Works and Days

Multiple Sclerosis Neurological Practice and Research: Johhny Mendoza, Winter Shadow 2016

Walking down the shore of Lake Michigan right before I slipped on ice. Photo Credit: Shannon Bacheller, ‘16

 I’m not one to travel. NYC had been my home for 18 years before I got accepted to Reed. Stasis breeds complacency and so I left my home. Moving to Portland would stir in me the sort of anxious energy that can be channeled productively. Even so, I wasn’t comfortable calling the place home until my last semester. I arrived with the dream of becoming a doctor. Having completed a synthetic chemistry thesis, I left more confused now than before as to what my true love was, be it medicine or chemistry. Being so infatuated with two things is a strange thing indeed.

 Though I welcomed the short break, I was eager to ease my cognitive dissonance. My next destination was Chicago, IL, where I was to shadow Dr. Daniel Wynn (’77, Biology) at his private neurology practice in the suburbs. I left NYC once more in the hopes that a wiser soul than I, a clinical researcher and neurologist at a successful multiple sclerosis center, could aid my plight. Being in a foreign town would force me to explore.

Being a traveller grants one the comfort of knowing that, when overwhelmed by the novel, home is only a ways away. After my first visit at the clinic, it was obvious Dr. Wynn was a master of his craft. He charmed his patients, talked to them like they were old friends. His patients appreciated his wit (as did I), his genuine care, and above all, his patience; he treated his patients as equals. He took his time to explain all things in detail. He consulted with his patients on all matters and left all final decisions up to them. They worked as a team. They shared the ups and downs of their treatment, the good and bad stories, their wishes and worries.

The patients and Dr. Wynn were gracious enough to share all this with me. Most were being treated for MS. Most told me their stories, each who did able to recall with precision the instance in which they first showed signs of being afflicted with MS. The clinical trials on site provided several forms of treatment at no cost, medications and hope that would not otherwise be accessible to those who needed it most. Though not cured, the patients thanked Dr. Wynn for quelling their fears, and for aiding in the fight against the progression of their disease. Dr. Wynn unabashedly stated that his patients gave him a reason to get up in the morning. With those patients who were able to continue the majority of their daily routines, he placed the success squarely on their shoulders. The patients controlled their own destiny, with Dr. Wynn acting to facilitate said destiny in whatever way possible.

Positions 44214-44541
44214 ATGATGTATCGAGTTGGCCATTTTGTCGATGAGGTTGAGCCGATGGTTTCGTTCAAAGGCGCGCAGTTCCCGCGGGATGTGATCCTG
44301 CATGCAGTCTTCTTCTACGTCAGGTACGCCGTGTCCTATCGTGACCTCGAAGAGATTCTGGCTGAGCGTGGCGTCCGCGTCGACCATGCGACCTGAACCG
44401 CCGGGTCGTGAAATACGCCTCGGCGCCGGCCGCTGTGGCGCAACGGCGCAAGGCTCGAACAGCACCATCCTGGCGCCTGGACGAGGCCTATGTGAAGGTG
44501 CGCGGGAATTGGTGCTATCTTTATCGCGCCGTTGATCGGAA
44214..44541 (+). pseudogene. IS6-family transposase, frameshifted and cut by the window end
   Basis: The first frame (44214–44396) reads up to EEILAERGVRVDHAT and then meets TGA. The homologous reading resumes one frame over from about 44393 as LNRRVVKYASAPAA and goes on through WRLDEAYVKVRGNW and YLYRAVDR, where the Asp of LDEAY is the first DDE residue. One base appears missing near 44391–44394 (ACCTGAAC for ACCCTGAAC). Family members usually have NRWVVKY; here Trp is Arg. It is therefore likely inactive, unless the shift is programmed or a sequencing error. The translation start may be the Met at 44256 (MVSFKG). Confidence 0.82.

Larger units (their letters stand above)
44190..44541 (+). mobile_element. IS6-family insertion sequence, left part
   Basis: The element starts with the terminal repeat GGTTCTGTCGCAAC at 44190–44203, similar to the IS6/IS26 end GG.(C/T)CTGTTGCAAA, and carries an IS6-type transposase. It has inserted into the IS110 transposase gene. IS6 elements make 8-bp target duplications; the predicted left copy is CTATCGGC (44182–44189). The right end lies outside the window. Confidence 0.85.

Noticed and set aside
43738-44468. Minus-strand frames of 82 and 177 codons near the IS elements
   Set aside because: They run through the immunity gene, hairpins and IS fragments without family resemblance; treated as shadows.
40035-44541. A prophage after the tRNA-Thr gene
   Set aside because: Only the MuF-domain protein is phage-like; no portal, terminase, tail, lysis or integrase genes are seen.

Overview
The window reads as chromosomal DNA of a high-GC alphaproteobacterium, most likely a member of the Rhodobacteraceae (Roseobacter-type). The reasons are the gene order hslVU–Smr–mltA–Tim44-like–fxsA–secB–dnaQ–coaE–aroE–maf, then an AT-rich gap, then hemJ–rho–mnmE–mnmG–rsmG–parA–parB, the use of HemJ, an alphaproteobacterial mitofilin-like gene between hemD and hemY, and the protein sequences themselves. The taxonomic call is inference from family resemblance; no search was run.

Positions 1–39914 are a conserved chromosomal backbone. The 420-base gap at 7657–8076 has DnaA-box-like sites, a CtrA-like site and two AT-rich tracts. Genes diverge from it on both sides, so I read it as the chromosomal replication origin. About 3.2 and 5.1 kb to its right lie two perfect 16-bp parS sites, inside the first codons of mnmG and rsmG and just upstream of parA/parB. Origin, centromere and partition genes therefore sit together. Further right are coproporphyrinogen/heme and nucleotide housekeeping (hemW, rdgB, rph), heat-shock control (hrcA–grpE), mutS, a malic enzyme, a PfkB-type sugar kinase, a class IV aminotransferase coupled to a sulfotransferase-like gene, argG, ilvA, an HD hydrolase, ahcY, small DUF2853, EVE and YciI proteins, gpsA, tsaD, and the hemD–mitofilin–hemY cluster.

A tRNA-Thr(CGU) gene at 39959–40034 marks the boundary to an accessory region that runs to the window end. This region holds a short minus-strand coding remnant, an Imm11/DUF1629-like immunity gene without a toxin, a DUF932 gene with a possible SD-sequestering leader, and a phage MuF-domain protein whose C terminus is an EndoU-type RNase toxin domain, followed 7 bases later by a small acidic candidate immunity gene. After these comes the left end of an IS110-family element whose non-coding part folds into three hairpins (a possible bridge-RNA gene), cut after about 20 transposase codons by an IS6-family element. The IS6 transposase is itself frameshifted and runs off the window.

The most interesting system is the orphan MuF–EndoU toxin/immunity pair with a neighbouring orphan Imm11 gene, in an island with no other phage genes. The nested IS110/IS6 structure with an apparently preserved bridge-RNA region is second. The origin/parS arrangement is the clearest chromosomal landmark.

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A view of a frozen lake adjacent to the neurology clinic. In the distance, a fox!

Photo Credit: Shannon Bacheller, ‘16

People came from out of state, some having driven 3+ hours in subzero temperatures to spend time with him. I felt honored to spend 4 days with him and his staff, many of whom charitably donated their time to answer my questions and just talk. On my final day, Dr. Wynn sat down with me and shared his story and thoughts on the profession, clinical research, and the business-aspect of medicine. At Reed, Dr. Wynn actually wrote two theses, including one in his junior year. This was a man with an insatiable thirst for knowledge, both then and now, who confided in me that clinical research helped quench that thirst. Through research, he was able to exchange ideas with some of the brighter minds in medicine and travel into the unknown. This notion was an epiphany. Clinical research provides a method by which to gain and share knowledge, discover externally and internally, and share with patients’ novel treatments at little to no cost.

As I was getting ready to leave, a blizzard hit NYC. My flight was cancelled. The next day, I volunteered to stay an extra day in Chicago. In exchange, I was given several things for free, chiefly a new flight home and enough travel credit for a roundtrip airplane ticket. I immediately booked a flight to Portland. Though NYC is my first and true home, I miss my new one, and cannot wait to visit a little wiser, thanks to Dr. Wynn and his staff.

Tags: winter shadow, externship, medicine, doctor, surgery, research, clinical, disease